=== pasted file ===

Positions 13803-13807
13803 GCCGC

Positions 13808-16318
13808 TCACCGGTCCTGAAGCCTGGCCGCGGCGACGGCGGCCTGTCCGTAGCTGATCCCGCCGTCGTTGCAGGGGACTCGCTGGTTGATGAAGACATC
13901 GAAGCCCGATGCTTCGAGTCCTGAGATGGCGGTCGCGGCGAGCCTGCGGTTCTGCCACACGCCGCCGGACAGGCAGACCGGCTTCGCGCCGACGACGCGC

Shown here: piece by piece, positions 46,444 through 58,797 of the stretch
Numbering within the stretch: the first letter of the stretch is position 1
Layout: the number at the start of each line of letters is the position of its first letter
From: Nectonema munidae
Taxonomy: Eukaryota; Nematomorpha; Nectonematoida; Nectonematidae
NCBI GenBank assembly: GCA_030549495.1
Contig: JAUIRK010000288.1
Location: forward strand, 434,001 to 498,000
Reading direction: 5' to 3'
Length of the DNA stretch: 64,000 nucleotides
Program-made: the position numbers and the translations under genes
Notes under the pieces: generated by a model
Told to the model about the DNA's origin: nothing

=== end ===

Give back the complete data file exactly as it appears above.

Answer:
Positions 13803-13807
13803 GCCGC

Positions 13808-16318
13808 TCACCGGTCCTGAAGCCTGGCCGCGGCGACGGCGGCCTGTCCGTAGCTGATCCCGCCGTCGTTGCAGGGGACTCGCTGGTTGATGAAGACATC
13901 GAAGCCCGATGCTTCGAGTCCTGAGATGGCGGTCGCGGCGAGCCTGCGGTTCTGCCACACGCCGCCGGACAGGCAGACCGGCTTCGCGCCGACGACGCGC

Shown here: piece by piece, positions 46,444 through 58,797 of the stretch
Numbering within the stretch: the first letter of the stretch is position 1
Layout: the number at the start of each line of letters is the position of its first letter
From: Nectonema munidae
Taxonomy: Eukaryota; Nematomorpha; Nectonematoida; Nectonematidae
NCBI GenBank assembly: GCA_030549495.1
Contig: JAUIRK010000288.1
Location: forward strand, 434,001 to 498,000
Reading direction: 5' to 3'
Length of the DNA stretch: 64,000 nucleotides
Program-made: the position numbers and the translations under genes
Notes under the pieces: generated by a model
Told to the model about the DNA's origin: nothing